Most episodes have no narrator, so no, the term "unreliable narrator" doesn't apply.
A more useful way of looking at what you're asking is probably What is the perspective of Bluey? Is it more subjective or objective? And what are the rules of the Bluey universe?
Asking those questions together you'll find that these vary from episode to episode; however, I find that one of the appealing things about the show is that maybe the xylophone is really magical? Maybe Bandit would have stayed with a hose in his mouth forever? The Heeler family fully commit. That's the magic of the show. We are mostly in the kids' perspective, but because of the adults' full commitment to the games then that perspective becomes the reality of the show. Different to our reality, hence why you find it 'unreliable', but consistent for the show.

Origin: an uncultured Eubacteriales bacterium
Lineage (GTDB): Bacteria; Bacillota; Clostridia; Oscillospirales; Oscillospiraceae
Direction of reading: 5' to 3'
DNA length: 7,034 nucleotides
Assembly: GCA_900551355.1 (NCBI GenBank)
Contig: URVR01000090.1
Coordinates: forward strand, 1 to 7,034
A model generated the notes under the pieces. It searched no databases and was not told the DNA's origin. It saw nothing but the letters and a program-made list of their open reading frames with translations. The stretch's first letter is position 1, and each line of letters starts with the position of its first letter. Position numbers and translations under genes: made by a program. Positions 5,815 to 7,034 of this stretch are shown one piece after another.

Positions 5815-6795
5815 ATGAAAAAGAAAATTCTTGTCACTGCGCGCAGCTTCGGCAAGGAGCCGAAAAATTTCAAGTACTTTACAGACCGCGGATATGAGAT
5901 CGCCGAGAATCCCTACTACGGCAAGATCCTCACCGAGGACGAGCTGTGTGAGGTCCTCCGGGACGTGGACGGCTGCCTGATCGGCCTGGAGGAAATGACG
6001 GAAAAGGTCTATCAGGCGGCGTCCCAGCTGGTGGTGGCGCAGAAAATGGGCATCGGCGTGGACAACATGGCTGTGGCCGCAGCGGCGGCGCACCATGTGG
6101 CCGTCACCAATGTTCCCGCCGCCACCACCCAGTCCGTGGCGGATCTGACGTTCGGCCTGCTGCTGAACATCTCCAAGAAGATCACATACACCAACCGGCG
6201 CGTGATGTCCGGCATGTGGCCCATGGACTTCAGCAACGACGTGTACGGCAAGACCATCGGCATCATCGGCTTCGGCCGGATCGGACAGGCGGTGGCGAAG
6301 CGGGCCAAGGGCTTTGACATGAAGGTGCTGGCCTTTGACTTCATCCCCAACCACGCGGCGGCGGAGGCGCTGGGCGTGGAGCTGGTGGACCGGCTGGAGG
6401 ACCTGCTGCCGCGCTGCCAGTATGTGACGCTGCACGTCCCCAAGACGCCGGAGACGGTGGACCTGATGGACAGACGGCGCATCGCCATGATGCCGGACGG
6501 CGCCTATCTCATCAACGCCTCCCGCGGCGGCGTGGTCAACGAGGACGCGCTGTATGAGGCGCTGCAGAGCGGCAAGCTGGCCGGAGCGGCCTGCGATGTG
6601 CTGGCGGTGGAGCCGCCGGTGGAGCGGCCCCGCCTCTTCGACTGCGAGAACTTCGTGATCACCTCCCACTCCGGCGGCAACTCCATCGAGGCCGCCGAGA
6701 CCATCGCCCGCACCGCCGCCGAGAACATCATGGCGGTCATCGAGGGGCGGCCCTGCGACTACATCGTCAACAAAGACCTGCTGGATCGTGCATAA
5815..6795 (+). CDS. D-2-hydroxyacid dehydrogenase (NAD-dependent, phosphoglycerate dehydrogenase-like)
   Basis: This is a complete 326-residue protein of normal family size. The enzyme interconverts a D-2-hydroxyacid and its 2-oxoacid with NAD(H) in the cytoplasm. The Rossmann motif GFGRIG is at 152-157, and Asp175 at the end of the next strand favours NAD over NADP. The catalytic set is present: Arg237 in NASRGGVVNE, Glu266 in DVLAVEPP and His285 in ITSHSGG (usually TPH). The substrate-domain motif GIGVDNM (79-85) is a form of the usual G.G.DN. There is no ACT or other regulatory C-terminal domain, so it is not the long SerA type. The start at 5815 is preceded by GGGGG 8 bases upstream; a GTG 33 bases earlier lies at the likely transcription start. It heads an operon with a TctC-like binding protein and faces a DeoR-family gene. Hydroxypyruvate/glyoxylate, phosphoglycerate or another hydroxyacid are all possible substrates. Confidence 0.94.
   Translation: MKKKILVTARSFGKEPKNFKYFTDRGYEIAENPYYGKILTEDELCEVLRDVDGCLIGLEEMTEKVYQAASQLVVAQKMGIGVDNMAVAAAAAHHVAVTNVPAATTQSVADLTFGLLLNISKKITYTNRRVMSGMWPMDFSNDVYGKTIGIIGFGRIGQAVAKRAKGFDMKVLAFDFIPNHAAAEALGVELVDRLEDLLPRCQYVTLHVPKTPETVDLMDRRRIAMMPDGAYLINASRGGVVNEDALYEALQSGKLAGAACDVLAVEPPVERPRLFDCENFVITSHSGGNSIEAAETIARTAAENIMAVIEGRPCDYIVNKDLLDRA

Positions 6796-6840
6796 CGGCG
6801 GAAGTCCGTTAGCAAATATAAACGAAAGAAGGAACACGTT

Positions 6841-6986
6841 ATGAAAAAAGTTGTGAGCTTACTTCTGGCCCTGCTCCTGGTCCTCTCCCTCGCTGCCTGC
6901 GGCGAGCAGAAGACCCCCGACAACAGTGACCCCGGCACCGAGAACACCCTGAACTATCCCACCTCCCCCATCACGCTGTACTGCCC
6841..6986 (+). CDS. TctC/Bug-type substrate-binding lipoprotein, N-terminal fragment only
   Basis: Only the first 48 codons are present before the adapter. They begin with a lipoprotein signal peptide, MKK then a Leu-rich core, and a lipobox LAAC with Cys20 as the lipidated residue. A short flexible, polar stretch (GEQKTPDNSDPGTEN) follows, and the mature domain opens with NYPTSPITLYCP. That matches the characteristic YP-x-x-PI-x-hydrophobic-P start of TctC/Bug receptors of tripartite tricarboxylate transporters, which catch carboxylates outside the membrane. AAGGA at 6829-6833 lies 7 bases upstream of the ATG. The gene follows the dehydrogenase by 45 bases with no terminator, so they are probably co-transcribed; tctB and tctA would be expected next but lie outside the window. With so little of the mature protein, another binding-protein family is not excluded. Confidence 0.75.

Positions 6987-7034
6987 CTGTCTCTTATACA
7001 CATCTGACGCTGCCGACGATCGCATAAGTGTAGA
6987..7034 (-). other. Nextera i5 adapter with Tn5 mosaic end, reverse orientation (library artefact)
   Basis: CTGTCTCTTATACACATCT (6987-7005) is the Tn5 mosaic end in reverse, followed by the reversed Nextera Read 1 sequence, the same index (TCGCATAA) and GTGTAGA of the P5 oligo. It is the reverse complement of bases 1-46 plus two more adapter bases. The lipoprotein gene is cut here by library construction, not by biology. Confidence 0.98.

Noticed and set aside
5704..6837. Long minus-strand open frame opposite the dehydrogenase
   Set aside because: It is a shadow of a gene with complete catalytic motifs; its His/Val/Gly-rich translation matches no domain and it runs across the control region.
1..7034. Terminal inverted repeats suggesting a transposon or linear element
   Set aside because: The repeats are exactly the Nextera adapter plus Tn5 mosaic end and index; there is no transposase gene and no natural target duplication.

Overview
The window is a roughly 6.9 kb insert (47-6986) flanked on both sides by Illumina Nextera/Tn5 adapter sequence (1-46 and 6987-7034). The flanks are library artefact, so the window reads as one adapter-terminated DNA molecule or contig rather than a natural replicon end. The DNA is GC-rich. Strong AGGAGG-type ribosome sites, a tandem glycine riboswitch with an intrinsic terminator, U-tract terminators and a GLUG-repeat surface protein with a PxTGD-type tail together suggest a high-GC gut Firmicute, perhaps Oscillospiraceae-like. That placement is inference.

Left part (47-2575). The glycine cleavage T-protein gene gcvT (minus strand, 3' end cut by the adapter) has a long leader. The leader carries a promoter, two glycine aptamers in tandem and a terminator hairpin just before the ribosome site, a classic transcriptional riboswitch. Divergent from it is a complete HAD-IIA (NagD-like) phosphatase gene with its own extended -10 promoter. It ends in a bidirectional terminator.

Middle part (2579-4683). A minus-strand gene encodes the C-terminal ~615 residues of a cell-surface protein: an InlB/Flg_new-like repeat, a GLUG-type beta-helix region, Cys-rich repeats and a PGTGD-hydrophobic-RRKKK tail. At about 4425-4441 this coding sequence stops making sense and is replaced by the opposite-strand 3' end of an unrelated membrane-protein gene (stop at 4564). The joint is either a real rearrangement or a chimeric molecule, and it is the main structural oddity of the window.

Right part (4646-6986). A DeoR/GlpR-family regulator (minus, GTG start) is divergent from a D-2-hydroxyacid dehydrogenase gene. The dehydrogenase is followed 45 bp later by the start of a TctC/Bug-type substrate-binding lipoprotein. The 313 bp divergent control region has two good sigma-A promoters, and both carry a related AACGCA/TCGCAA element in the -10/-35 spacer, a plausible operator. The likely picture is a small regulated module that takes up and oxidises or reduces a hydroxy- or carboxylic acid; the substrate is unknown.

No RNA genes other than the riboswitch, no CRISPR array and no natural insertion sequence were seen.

That being said, not all episodes have this sort of 'magical realism'. Sometimes the parents are reluctant, or something gets in the way of them playing the game. Other times, the perspective shifts, like in S1 E37 "The Adventure", where Chloe and Bingo switch roles for various reasons. The music pauses whenever they are out of character, then restarts again. Here, the show breaks it's own illusion, but then manages to recreate it - you can follow the story of the adventure even though the 'actors' playing the roles keep switching in and out. In these sorts of episodes, it is obviously just a game.
But whether the show is flirting with magical realism or not, I don't think the concept of an unreliable narrator really applies to what the show is doing.